8 January 2021

In case you’re wondering what the hardest thing for both clients and designers to make a decision on, counter and bar stools have definitely earned their way to number one. There are so many different variables to consider when selecting the perfect fit for your stool. But don’t you worry, you know that the BANDD has got you covered! We’ve made a list of all the essentials to keep in mind when choosing the right counter or bar stool for your space.

Design By The House Of Silver Lining

Design & Photo by The House of Silver Lining

First Things First, Height

Understanding the difference between a counter stool and a bar stool is the first thing that you gotta know. Counter stools are meant for kitchen islands, which are shorter than bars and on average measure at 34-39 inches. While bars most commonly measure at a height of 42 inches. 

Stool heights are aimed to leave 9-13 inches of space between the underneath of the counter and the seat, so that there is enough room to move in and out of them. The average counter stool height is 24-28 inches tall, and the average bar stool height is 28-32 inches tall. 

Before finding the perfect stool for your space, measure the distance between the underside of your counter to the floor. Check that your measurement fits the standard size of a counter or bar stool, then you’re ready to start shopping!

BANDD Design Lost Creek Kitchen

Design by BANDD Design | Photography by Molly Culver

Form Meets Function

Function is so important when it comes to picking out a counter stool. When browsing for the perfect option, keep in mind how you and your family will be using them. If you have younger kiddos, then go for an armless or swivel option so that they don’t have a problem getting in and out of them on their own.

Don’t try to squeeze as many stools under your island as possible; it comes down to the functionality of the seating rather than the quantity. If your counter stools have arms, be sure to measure about 8-11 inches between each stool so that it isn’t difficult to get in and out of them. This also applies for swivels, so that there is leg room to turn the stool. As for stools without backs or arms, measure a distance of 6-8 inches between each.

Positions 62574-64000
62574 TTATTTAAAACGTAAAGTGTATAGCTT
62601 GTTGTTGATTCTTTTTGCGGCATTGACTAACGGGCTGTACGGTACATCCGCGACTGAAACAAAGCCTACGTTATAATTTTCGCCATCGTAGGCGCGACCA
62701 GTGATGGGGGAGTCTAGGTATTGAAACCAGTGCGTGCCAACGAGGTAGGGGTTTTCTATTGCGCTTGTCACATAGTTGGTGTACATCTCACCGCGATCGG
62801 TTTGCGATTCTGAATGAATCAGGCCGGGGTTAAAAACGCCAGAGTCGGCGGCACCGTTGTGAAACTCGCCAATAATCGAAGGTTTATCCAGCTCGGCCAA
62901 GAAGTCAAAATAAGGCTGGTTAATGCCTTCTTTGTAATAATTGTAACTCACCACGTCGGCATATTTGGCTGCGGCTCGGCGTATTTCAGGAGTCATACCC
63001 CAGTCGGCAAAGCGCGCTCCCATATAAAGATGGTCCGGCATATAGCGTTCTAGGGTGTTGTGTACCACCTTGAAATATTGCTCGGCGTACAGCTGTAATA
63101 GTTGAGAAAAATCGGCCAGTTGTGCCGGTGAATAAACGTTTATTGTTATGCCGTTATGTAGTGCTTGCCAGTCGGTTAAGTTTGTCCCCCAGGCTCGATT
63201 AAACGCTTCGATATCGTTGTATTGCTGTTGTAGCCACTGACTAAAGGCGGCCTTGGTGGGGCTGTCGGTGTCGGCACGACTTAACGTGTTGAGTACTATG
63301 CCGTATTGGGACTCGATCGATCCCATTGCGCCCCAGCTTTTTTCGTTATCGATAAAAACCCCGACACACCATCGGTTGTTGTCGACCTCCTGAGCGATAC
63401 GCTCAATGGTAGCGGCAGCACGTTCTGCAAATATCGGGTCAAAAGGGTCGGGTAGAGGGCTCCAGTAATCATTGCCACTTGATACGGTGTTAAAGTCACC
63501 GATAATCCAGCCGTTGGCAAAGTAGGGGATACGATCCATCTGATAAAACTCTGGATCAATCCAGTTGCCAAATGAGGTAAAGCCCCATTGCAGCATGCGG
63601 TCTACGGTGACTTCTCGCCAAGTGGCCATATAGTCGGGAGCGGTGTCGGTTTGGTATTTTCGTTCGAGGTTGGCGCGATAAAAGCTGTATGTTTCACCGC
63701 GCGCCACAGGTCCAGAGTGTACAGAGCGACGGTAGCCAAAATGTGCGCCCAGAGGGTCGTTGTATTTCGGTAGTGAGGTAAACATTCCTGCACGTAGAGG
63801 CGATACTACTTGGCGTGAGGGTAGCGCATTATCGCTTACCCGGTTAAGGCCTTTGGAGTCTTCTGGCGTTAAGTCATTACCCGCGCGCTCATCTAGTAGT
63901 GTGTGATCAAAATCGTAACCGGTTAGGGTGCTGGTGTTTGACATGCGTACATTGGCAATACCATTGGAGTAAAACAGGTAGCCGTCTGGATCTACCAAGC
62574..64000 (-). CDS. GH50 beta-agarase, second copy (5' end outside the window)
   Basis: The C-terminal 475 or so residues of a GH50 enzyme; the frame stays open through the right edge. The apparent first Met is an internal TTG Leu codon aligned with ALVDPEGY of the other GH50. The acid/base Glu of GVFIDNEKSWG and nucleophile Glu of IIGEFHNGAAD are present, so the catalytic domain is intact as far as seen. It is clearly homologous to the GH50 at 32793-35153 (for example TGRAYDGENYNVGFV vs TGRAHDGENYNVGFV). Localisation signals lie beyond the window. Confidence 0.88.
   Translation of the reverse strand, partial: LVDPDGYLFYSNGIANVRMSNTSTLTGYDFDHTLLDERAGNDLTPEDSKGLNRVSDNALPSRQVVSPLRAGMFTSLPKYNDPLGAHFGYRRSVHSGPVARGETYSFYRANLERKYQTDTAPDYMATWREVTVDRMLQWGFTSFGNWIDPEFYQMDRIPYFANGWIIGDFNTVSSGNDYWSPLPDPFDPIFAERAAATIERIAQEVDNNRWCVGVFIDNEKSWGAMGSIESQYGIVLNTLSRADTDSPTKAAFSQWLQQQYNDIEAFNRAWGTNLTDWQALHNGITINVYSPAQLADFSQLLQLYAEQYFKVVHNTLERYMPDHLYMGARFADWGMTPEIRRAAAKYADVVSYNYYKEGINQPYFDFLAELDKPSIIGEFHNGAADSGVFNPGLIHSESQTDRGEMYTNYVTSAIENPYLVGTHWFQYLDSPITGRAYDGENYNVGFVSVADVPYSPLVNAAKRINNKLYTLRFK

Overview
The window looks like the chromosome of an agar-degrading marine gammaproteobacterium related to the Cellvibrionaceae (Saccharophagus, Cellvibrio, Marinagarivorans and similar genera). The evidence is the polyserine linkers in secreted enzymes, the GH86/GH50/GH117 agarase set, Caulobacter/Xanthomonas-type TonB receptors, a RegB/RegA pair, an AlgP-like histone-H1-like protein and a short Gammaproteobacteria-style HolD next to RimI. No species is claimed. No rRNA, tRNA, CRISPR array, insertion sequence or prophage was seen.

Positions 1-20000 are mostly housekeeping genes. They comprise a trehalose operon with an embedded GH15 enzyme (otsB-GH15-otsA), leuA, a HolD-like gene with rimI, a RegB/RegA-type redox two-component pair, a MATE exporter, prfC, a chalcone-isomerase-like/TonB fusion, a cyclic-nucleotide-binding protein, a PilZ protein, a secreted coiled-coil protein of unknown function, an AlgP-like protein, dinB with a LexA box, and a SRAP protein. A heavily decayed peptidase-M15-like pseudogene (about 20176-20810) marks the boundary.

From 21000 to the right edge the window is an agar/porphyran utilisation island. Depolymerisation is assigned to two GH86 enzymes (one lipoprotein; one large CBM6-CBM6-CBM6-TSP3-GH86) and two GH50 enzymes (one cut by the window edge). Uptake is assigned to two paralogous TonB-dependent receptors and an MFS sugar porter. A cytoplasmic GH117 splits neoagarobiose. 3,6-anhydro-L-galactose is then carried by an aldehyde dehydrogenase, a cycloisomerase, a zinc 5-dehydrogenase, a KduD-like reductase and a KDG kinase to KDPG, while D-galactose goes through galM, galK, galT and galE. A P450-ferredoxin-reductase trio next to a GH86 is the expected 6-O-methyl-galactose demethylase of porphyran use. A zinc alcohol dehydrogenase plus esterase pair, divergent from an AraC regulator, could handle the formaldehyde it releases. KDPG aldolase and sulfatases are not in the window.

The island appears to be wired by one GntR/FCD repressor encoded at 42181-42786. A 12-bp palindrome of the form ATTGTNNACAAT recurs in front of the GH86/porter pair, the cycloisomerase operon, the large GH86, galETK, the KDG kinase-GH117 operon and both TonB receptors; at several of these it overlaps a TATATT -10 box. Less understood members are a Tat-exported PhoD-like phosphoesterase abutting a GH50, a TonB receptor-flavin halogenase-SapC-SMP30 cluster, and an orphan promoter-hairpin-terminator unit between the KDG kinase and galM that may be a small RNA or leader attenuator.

Designer Tip: I’m not a huge fan of completely backless stools because I think that the backs give an extra decorative element to a kitchen or bar. If you are looking for a backless option, search for one with a low back so that it still has some visual interest. For example, we chose a low back option for our Small Drive Kitchen Remodel so that it was easy for the clients children to get in and out of while also giving the space some added shape and texture.

Kitchen Overall

Design by BANDD Design | Photography by Ryann Ford


Selecting the materials for your stools also ties us back into the functionality of the piece. If you or your family spends a lot of time eating at the kitchen island rather than the dining room, then go with an option that is comfortable with cushions, rather than just metal or wood seating. For bars, you can get away with a less comfortable option if you only use that space when entertaining your guests. 

Comfort was priority when choosing the perfect counter stools for our Chloes Bloom project. This client has young kids who spend a lot of time lounging by the kitchen while their parents are in there, so we added bench style counter stools to give it a more comfortable, laid back feel.

Bandd Chloesbloom 7

Design by BANDD Design | Photography by Molly Culver

Now that you’ve figured out the height, quantity, and function that you’re looking for in your stool, it’s now time for the exciting stuff – choosing the style and color! My biggest piece of advice is to create contrast so that your seating really catches the eye and doesn’t blend in with the rest of the room. For instance, if you have an all white kitchen, go with something that adds color and texture, like a beautiful wood or colored upholstery.

Design By Amber Interiors | Photography By Tessa Neustadt

Design by Amber Interiors | Photography by Tessa Neustadt

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